Owens Farm, located just north of Corvallis, was acquired by Greenbelt Land Trust in 2002 through a significant community campaign. Greenbelt Land Trust acquired 95 acres of this 312 acre property, with the City of Corvallis and Good Samaritan Hospital purchasing the remaining portions. This property has both ecological and cultural values. Willamette Valley prairie, oak savanna and riparian habitats and species will be restored and managed at Greenbelt Land Trust’s Owens Farm property, providing a key link within a system of restored, functional habitats in the area. Owens Farm provides unique opportunities for environmental education, nature-oriented recreation and natural area research for generations to come. This significant natural area is a focal point for partnerships between Greenbelt Land Trust and nearby landowners, public agencies, and private organizations to conserve and enhance the natural values within the Jackson-Frazier watershed.
Prior to settlement in the early to mid-1800’s, habitats at Owens Farm were much more open than at present as a result of frequent burning by the native Kalapuya people. Surveyor’s notes from the General Land Office (GLO) survey of the area indicate that most of the site was occupied by oak savanna. Owens Farm has been used agriculturally since the 1850’s. Aerial photos from 1936 to 1969 show increasing encroachment by woody vegetation except in cultivated areas, eliminating nearly all prairie and savanna.
Focal and priority species that might be expected to use this property include prairie plants, western pond turtle, red legged frog, western gray squirrel, western bluebird, acorn woodpecker, white-breasted nuthatch, waterfowl, and native fish. Native plant species on the property include Nelson’s checkermallow and camas.
Owens Farm is adjacent to Jackson Frazier Wetlands, creating a swath of 235 acres of protected landscape at the city limits. Jackson- Frazier Wetlands is an incredible local spot to observe native wetland plants, as well as birds and wildlife. This unique urban wetland was never intensively farmed due to its wetland characteristics, like poorly drained soils, although it was grazed until the 1960s. The wetland provides an opportunity for the water to drop out its sediment and for the diverse life of the wetland and hydric soils to transform the water to a higher quality.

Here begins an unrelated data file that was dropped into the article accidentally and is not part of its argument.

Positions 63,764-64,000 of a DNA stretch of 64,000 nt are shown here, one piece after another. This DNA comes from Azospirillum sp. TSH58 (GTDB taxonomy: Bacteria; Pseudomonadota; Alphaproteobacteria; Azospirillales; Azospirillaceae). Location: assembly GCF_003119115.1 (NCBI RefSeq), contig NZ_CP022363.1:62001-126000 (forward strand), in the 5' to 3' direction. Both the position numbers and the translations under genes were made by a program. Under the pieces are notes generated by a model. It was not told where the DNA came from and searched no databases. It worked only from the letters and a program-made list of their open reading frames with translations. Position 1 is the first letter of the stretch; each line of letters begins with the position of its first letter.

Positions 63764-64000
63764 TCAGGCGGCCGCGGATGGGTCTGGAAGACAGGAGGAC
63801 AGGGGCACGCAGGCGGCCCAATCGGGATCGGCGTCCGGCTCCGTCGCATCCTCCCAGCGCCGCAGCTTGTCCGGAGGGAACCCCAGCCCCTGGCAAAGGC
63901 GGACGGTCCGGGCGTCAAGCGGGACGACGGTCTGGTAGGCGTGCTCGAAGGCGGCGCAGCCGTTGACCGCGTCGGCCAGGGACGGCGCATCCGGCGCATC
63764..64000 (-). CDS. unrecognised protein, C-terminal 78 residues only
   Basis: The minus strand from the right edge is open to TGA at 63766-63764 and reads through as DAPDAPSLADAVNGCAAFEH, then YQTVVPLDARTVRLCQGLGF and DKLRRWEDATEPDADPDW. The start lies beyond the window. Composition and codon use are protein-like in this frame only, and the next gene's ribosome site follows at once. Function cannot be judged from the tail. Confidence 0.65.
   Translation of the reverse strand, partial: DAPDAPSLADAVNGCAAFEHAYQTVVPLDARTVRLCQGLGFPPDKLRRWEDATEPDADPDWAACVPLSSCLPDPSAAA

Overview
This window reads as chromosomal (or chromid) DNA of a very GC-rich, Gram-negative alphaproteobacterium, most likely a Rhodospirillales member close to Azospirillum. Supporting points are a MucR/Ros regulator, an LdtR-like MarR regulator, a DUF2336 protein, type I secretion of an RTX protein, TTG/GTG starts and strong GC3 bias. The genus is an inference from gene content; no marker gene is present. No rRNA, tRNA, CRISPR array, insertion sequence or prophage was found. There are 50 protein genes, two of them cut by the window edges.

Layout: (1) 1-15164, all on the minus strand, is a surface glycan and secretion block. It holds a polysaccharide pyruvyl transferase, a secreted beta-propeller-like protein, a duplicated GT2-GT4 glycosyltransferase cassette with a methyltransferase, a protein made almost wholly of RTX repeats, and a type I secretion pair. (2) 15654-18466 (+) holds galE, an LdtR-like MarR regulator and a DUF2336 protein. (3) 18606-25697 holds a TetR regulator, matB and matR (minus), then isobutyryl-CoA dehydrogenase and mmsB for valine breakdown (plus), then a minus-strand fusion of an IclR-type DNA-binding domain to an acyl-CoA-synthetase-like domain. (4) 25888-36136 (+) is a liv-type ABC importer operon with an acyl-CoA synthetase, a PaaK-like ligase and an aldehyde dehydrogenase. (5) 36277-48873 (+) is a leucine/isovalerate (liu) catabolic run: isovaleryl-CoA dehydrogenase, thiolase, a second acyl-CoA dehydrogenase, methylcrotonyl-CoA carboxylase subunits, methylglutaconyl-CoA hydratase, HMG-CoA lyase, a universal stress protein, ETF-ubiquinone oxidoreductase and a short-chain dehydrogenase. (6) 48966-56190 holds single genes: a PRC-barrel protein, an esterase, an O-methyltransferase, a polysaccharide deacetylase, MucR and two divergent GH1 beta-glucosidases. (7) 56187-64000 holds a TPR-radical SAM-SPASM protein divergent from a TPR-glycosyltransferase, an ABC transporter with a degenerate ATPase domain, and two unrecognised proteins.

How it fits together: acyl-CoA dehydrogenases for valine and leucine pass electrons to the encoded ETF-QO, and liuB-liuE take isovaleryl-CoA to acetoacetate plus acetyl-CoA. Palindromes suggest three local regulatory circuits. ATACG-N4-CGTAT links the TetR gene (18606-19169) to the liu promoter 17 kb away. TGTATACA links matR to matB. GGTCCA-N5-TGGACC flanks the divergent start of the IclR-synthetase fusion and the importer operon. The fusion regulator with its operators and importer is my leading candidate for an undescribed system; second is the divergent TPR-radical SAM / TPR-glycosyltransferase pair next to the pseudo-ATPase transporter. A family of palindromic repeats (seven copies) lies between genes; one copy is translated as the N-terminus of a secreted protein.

A number of important partners came together to support the acquisition of Owens Farm, including the prior landowner Tom Owens, private donations from over 250 community members and grants from Oregon Watershed Enhancement Board and US Fish & Wildlife Service’s North American Wetlands Conservation Act.
Owens Farm has a comprehensive Management Plan, adopted by GLT in 2005 that has guided multiphase projects to restore agricultural areas to wet and upland prairie, and restore overgrown oak woodlands to oak savanna.
GLT’s portion of Owens Farm is only accessible through GLT-led tours and events at this time. However, a light-impact trail system is slated for the property.